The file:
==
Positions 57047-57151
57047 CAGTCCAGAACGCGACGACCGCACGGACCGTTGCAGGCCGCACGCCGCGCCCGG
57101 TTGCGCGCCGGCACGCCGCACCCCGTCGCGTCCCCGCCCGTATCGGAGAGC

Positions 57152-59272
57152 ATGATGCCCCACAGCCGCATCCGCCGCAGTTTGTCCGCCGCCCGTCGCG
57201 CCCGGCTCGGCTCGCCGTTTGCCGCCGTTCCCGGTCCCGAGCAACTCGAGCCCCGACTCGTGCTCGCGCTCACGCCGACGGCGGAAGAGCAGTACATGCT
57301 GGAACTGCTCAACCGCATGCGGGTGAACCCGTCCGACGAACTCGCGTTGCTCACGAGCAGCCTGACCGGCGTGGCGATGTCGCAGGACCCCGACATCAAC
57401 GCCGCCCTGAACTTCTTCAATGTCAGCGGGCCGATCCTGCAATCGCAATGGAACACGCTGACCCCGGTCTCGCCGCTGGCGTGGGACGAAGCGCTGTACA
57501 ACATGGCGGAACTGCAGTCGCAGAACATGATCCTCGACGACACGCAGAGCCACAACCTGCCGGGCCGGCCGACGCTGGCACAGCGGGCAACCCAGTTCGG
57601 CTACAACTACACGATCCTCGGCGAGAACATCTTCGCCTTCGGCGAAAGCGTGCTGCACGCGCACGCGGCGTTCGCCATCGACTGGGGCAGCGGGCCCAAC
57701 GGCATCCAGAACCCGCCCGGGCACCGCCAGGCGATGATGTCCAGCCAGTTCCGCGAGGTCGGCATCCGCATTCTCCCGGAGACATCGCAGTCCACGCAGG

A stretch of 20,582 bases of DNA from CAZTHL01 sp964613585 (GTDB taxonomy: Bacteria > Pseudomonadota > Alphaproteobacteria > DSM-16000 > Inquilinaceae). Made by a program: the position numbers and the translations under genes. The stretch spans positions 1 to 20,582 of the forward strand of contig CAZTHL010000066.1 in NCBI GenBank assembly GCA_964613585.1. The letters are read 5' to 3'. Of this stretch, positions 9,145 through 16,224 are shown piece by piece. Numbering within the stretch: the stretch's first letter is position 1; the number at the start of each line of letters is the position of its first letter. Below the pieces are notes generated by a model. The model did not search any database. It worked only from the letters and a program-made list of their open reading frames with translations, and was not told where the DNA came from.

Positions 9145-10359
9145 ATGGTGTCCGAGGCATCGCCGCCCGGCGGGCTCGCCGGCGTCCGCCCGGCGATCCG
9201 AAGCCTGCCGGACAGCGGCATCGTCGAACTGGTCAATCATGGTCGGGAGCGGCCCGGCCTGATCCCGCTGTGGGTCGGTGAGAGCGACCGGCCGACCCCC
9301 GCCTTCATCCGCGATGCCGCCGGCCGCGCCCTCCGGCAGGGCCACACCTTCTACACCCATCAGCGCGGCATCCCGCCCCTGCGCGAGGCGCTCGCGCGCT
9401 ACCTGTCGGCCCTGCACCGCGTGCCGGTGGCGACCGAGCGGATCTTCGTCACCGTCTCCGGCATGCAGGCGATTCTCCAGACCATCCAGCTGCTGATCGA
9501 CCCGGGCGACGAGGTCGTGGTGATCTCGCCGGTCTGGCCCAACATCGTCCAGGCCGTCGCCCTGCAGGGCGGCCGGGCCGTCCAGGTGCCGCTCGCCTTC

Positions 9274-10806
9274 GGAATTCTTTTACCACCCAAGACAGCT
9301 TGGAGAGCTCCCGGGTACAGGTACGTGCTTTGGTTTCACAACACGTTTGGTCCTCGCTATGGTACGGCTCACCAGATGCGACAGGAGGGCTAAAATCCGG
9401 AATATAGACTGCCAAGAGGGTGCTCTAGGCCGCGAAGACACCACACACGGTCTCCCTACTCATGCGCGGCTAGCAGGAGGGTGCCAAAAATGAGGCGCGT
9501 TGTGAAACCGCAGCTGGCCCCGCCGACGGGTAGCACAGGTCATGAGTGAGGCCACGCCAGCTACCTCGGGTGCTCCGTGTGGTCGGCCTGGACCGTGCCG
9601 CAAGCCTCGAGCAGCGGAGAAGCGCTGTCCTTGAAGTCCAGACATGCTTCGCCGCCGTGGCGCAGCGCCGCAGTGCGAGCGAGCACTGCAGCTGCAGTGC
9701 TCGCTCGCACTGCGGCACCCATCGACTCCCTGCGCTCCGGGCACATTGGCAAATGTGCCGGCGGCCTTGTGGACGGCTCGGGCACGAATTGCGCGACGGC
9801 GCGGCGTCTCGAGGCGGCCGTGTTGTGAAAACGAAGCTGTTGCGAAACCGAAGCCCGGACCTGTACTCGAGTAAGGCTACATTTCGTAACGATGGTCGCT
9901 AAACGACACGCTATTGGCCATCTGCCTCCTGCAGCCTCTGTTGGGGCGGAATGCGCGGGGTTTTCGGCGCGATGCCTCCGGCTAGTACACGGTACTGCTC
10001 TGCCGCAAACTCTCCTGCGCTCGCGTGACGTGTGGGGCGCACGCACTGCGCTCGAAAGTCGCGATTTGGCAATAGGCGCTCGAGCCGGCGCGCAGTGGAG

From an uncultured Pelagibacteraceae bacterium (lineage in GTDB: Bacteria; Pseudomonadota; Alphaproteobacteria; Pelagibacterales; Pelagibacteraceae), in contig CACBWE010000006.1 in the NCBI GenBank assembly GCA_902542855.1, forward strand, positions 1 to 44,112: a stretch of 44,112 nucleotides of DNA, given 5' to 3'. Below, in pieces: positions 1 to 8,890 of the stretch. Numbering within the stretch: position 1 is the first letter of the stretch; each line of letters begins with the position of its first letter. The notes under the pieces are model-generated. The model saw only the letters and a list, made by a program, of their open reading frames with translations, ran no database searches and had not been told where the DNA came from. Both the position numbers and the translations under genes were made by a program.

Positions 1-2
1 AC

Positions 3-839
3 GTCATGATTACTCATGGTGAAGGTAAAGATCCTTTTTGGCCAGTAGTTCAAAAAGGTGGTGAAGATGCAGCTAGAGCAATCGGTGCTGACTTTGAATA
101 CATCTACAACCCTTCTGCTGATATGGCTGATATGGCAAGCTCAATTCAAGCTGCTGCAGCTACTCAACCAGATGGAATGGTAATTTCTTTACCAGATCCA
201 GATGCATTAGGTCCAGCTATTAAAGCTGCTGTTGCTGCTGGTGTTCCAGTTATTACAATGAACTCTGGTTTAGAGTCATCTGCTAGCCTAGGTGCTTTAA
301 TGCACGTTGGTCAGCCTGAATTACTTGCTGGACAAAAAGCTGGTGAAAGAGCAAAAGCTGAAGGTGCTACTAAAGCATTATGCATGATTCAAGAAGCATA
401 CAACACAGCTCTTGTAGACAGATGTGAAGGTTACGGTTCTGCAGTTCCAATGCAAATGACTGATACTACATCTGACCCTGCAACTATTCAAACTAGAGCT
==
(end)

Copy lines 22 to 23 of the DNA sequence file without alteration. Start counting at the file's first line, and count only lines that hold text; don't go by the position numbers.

9401 AATATAGACTGCCAAGAGGGTGCTCTAGGCCGCGAAGACACCACACACGGTCTCCCTACTCATGCGCGGCTAGCAGGAGGGTGCCAAAAATGAGGCGCGT
9501 TGTGAAACCGCAGCTGGCCCCGCCGACGGGTAGCACAGGTCATGAGTGAGGCCACGCCAGCTACCTCGGGTGCTCCGTGTGGTCGGCCTGGACCGTGCCG